These 3towers Observatory images were originally taken on a 12-inch LX 200
telescope using a focal reducer at f/6.5 with an Apogee KX260
CCD camera or an Apogee AP7 CCD camera running under MaxIm DL/CCD.
The black and white images vary from single 30-second exposures
to images produced by adding sixty one-minute exposures together
using a median routine in Mira or MaxIm DL/CCD.
The color images were taken with the Apogee AP7 CCD and an ISIS FW1
Filter Wheel containing Red
(R), Green (V), Blue (B), Infrared (I), and Clear Photometeric filters. The exposures varied
from R = 30-seconds, V = 30-seconds, B = 40-seconds for bright
objects to Red = five to ten 60-second exposures added together,
Green (V) = five to ten 60-second exposures added together, Blue =
eight to twenty 60-second exposures added together for fainter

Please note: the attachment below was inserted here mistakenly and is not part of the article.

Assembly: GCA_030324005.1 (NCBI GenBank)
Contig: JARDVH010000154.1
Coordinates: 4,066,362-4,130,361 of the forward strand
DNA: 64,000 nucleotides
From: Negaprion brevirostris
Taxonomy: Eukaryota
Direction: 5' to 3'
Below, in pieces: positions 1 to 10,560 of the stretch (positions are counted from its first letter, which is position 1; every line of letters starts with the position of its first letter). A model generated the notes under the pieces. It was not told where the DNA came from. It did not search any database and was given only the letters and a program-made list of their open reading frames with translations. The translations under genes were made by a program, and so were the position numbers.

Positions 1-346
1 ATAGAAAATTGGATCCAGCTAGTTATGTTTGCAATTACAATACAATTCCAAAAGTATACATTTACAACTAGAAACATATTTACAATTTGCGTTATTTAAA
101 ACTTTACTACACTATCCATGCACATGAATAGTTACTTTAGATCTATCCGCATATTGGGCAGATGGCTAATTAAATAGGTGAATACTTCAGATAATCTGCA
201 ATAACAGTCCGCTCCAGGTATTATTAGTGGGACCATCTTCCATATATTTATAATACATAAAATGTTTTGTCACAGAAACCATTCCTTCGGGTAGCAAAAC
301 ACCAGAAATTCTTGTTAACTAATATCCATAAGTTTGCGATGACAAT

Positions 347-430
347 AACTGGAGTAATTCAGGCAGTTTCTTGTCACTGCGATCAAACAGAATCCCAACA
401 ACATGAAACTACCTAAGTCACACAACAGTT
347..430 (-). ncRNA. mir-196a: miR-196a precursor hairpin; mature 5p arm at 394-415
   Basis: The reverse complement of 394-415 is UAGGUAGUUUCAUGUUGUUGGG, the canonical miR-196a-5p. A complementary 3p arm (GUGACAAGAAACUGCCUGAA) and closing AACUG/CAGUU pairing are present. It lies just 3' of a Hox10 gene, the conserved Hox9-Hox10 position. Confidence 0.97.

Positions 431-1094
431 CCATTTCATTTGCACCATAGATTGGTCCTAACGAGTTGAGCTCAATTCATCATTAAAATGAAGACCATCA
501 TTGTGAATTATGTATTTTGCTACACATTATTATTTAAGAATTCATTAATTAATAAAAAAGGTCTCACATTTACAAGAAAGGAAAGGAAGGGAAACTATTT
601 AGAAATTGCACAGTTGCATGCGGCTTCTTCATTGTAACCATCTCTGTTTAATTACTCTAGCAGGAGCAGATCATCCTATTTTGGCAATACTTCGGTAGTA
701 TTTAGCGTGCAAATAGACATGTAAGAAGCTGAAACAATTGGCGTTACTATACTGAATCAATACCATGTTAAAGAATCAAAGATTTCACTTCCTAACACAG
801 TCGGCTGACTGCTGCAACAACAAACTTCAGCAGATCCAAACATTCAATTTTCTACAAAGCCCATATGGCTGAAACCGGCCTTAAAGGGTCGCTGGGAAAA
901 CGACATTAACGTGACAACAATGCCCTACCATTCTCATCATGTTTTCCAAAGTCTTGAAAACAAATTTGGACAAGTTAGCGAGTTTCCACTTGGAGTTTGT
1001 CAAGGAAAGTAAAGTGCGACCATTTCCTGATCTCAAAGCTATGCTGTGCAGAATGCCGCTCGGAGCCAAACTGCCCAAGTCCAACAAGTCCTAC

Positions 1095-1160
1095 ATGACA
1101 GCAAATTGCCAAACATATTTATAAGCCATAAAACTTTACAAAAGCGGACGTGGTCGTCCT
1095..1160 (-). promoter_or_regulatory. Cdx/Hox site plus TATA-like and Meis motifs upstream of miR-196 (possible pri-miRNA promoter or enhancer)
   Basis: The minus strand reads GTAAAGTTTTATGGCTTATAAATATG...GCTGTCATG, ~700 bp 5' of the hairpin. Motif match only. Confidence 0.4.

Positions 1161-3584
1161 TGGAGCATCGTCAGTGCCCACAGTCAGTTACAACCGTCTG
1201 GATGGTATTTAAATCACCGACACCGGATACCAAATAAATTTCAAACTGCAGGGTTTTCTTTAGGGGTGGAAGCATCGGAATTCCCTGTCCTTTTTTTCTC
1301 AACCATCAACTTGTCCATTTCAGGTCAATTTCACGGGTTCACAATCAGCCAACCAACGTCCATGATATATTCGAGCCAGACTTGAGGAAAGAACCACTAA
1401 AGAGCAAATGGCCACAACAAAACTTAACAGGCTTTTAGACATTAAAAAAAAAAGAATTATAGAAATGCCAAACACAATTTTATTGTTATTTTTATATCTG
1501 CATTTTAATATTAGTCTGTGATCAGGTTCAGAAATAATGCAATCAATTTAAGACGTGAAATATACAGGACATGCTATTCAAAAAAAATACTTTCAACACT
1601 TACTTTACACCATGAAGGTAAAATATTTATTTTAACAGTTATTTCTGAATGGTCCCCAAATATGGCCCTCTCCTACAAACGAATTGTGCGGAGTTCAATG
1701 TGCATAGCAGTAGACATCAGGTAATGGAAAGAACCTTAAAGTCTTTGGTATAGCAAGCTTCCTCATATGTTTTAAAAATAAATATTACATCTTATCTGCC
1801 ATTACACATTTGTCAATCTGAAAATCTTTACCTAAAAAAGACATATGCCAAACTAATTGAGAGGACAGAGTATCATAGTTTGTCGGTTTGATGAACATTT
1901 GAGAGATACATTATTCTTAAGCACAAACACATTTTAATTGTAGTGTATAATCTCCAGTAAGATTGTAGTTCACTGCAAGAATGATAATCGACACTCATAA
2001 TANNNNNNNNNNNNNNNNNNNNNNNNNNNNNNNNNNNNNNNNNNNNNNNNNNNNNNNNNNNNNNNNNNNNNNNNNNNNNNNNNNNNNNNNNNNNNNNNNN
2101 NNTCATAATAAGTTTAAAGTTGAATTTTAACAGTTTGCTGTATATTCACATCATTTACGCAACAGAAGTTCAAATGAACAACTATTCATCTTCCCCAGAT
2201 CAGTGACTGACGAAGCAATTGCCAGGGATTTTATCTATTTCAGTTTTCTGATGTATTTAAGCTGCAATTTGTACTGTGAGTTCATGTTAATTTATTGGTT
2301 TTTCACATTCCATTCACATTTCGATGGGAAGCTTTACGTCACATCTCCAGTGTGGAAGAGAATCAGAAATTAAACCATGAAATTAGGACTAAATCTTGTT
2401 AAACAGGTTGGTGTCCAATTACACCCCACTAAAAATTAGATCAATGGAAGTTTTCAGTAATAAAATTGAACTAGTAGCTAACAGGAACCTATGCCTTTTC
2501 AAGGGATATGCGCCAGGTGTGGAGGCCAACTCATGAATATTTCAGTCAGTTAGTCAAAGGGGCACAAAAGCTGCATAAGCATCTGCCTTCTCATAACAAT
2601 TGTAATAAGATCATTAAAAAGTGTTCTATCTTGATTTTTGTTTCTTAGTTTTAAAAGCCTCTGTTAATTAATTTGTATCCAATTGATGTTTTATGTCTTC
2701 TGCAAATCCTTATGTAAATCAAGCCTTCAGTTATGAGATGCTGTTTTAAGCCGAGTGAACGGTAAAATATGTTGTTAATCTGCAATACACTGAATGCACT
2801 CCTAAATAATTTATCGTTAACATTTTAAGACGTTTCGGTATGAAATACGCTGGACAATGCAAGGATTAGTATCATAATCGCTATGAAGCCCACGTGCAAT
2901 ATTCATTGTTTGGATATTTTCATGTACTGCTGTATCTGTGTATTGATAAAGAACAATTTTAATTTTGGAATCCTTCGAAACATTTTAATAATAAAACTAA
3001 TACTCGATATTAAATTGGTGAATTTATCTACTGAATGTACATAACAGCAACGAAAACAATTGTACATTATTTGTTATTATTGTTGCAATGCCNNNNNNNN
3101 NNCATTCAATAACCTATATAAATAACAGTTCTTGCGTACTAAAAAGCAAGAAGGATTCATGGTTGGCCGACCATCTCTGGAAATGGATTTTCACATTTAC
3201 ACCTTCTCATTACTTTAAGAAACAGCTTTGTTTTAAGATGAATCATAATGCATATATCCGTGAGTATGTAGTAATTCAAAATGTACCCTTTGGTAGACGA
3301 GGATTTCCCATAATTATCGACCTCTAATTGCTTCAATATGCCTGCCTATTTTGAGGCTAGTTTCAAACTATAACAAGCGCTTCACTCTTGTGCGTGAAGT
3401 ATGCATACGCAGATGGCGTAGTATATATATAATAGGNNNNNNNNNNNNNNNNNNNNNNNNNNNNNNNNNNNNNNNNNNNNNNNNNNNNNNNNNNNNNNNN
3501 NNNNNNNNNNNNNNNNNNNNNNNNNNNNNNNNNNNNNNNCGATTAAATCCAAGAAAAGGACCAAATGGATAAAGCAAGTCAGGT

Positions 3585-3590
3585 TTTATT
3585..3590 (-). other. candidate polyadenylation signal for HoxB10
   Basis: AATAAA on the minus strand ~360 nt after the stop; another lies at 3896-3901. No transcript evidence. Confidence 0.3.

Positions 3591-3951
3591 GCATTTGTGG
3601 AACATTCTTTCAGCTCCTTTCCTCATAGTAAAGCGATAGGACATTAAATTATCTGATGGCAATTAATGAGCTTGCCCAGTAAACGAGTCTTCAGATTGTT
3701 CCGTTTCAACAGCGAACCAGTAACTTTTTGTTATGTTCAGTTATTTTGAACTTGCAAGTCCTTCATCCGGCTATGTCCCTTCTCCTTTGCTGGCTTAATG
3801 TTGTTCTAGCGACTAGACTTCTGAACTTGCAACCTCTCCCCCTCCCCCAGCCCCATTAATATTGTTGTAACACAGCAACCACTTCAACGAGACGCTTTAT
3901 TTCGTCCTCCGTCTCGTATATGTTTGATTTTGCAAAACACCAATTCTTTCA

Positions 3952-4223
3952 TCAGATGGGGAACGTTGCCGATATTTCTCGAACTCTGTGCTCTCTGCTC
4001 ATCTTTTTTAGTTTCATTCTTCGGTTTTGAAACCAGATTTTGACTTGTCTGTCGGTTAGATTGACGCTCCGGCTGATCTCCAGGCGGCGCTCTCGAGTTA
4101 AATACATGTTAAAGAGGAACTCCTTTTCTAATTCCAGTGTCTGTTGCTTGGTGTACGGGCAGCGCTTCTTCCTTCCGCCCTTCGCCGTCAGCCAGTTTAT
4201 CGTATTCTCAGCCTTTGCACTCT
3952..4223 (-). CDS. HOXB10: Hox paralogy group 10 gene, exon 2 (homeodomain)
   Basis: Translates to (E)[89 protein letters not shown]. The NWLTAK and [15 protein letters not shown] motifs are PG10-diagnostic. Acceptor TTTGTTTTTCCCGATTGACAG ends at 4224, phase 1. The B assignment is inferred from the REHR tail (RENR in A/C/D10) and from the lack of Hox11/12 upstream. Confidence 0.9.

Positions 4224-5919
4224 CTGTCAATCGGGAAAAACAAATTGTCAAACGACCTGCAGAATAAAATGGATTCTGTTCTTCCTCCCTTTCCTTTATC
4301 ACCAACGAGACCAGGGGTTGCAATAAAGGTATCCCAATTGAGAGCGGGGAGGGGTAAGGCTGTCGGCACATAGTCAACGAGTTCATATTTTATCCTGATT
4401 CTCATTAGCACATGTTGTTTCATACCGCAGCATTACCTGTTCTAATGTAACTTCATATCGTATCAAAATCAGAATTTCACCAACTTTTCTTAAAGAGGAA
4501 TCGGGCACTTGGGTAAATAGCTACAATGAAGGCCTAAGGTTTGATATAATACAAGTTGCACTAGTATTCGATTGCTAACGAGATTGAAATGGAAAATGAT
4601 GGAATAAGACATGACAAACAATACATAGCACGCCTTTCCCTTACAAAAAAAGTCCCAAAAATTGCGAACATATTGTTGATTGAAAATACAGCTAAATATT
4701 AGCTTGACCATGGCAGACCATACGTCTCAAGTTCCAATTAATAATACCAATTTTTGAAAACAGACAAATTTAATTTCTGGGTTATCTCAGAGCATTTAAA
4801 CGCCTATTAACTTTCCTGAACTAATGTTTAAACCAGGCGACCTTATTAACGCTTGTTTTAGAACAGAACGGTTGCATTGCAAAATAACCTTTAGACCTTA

objects. For very faint objects, even longer exposure sequences
were used for each color. For some objects, clear exposures were
also taken and added to the exposures through the photometric
filters to produce a final color image.
Since March 2012, the 3towers observatory has contained a Celestron NexStar 11 GPS telescope which has special coatings for enhanced transmission of light. The C-11 is used with a Starizona HypeStar focal reducer and a Starlight XPress SXVR-H9C single shot color camera or a Canon 60Da camera for most imaging applications. An Orion Star Shoot AutoGuider on an Orion 50 mm Guide Scope helps with longer exposures. The observatory computer is networked to the in-house computer, and image files can be transferred to the in-house computer after they are downloaded from the CCD camers.
The C-11 HyperStar combination has a focal length of 560 mm with the f/2 HyperStar. The field of view of the Starlight Xpress SXVR-H9C is 56.6 x 41.1 arcminutes, and the field of view of the Canon 60Da is 139 x 91.5 arcminutes. This permits ultra-wide field imaging, particularly with the Canon 60Da. Stray light from inside and outside the observatory including light from the nearby 3 towers is blocked from the telescope imaging system by a long semi-permanent dew shield which extends beyond the length of the HyperStar CCD combination.